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The chapter starts out with Charles’ visit to Ernestina’s house only
to find her indisposed. Out of a sense of duty, he asks if he should
summon the doctor but is dissuaded by Aunt Tranter. He decides to
spend the day indulging in his hobby and goes to the seashore to
look for fossils. The narrator then interrupts the narrative to give
the reader scientific data on the geographical strata that is available
in Lyme Regis. It is a haven for anybody who is scientifically
inclined towards fossils.
The narration returns back to Charles. He is highly overdressed by
twentieth century standards. For instance, he wears hob-nailed
boots to walk on a beach strewn with boulders. The narrator
hastens to warn the reader from laughing at Charles’ attire as
Victorians tended to be a little bit overzealous in their efforts. They
were guided by their driven sense of duty. The narrator digresses
again stating that modern man was not interested in the past, only
the present. The narrator states that Charles had a sentimental
attitude towards science than any deep rooted realistic interest in it.
He claimed to be a Darwinist, but the truth was that he did not
understand the great theorist. Paleontology eased his boredom.
When Charles finds a fossil specimen, he remembers Ernestina and
his duty to her. He decides to give the fossil to her and reluctantly
turns back from his search. He realizes that he has lost a lot of time
and decides to take a shortcut through the undercliff.
Chapter 8 is a discussion of Victorian attitudes towards scientific
inquiry. The Victorian Age was heralded as the age of rationality.
The Victorians were questioning religious dogmas and conventions
of the past and were now encouraging factual scientific research.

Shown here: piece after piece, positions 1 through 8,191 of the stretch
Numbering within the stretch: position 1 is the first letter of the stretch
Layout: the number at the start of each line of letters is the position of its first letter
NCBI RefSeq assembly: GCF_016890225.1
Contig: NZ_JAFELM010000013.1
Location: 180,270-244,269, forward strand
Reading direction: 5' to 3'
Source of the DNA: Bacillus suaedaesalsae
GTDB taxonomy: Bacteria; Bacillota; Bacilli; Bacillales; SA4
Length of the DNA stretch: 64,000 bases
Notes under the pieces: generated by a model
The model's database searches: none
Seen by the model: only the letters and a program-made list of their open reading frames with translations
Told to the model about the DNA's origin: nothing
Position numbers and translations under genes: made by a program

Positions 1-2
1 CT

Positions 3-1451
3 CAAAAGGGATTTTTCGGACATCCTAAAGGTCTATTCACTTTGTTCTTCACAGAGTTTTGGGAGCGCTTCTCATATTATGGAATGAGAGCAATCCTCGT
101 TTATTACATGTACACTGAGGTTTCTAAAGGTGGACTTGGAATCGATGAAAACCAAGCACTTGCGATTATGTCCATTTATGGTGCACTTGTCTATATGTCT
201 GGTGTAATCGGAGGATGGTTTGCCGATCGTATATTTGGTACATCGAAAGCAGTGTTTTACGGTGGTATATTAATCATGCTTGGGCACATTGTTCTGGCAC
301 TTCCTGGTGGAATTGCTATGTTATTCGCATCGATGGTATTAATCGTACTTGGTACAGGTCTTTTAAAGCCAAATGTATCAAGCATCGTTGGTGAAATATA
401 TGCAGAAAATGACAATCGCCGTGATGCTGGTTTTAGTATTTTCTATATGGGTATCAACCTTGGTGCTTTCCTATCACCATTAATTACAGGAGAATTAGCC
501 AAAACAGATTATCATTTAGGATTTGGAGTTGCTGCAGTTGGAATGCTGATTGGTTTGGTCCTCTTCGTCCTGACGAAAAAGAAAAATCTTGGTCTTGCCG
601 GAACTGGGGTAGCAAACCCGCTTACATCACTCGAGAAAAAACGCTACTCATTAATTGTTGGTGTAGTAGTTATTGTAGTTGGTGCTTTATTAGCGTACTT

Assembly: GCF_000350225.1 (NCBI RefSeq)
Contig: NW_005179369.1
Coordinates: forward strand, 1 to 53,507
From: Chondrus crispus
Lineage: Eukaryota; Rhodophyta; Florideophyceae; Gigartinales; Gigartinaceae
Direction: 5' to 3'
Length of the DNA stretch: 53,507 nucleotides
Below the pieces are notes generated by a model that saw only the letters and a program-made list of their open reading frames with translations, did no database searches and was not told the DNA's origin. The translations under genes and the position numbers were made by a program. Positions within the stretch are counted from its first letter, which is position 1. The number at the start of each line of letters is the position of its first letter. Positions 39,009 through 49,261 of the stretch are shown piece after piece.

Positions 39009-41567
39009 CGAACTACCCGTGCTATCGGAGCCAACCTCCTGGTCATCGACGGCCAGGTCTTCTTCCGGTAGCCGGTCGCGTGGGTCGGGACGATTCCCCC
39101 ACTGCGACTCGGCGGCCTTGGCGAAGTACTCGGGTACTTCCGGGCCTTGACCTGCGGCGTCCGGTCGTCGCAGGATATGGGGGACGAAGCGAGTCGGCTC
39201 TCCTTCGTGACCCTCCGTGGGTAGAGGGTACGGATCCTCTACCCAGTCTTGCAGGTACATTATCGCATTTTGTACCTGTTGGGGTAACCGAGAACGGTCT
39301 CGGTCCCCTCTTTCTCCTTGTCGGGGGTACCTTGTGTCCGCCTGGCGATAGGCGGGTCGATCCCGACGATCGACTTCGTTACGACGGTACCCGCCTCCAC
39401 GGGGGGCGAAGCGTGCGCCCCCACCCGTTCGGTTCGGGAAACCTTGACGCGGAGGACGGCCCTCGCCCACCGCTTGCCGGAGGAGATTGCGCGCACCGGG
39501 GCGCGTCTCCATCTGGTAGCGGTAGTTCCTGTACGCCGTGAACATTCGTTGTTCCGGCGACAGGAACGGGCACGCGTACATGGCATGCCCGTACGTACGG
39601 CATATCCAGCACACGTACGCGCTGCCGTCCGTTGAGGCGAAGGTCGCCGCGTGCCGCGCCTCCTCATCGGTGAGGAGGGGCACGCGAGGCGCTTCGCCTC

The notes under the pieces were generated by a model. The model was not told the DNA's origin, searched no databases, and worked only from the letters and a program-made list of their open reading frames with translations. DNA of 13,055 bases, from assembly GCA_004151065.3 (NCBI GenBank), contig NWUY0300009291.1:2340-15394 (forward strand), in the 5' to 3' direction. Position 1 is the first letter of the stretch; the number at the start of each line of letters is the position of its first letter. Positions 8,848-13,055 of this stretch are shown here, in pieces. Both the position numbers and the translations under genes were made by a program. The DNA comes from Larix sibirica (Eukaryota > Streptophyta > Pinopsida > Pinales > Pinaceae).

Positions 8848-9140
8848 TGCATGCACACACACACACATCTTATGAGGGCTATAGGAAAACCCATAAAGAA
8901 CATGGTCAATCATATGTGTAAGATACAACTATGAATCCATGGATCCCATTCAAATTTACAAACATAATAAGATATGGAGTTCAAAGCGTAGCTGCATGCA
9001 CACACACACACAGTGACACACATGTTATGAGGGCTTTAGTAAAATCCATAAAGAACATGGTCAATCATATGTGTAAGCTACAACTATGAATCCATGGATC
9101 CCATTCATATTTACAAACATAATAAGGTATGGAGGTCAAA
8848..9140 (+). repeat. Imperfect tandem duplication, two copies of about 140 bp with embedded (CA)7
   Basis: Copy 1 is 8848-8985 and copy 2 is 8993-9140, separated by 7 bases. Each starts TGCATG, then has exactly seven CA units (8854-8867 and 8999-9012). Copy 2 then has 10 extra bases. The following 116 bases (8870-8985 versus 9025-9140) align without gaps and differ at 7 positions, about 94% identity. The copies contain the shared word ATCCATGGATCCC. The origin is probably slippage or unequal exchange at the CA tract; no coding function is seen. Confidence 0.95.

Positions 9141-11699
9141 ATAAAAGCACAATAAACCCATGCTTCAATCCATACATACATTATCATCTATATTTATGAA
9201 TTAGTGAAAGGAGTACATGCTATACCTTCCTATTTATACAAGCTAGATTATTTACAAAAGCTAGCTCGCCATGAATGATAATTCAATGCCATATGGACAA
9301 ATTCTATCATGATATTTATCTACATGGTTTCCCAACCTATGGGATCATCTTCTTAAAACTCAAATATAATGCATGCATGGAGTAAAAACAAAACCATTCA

Science and its findings fascinated the Victorians, but they rarely
understood it. They realized that very little efforts were channeled
toward this purpose and so encouraged it, but the scientific method
of inquiry was not popular at the time. The scientific method
required the scientist to arrive at a hypotheses and then to prove or
disprove it with factual data using empirical methods of research.
The Victorians were ignorant of this method. They instead
proposed theories to explain the existence of natural phenomenon
that had no scientific backing.
Like the majority of the Victorian public, Charles did not
understand Darwin’s theory on the origin of species. He prefers to
call himself a Darwinist as this makes him feel contemporary as
well as driven by larger ideas about the world and its origins.
Charles has very little direction and practically no expectations out
of life. He prefers to play the role of an upper class gentleman and
dilettante naturalist. Also, his sense of duty is very strong like most
Victorians. The author digresses to inform the reader that his
switch from paleontology to his duty to Ernestina was easily done.
According to the narrator, Charles interest in science was more a
way to deflect boredom and avoid making decisions rather than a
deeply driven need to discover. Victorians believed that all
knowledge was already discovered and that it just had to be
catalogued. Therefore, Charles’ purpose in finding fossils is not to
discover anything new but to focus on minutiae and avoid the
larger picture of his life.
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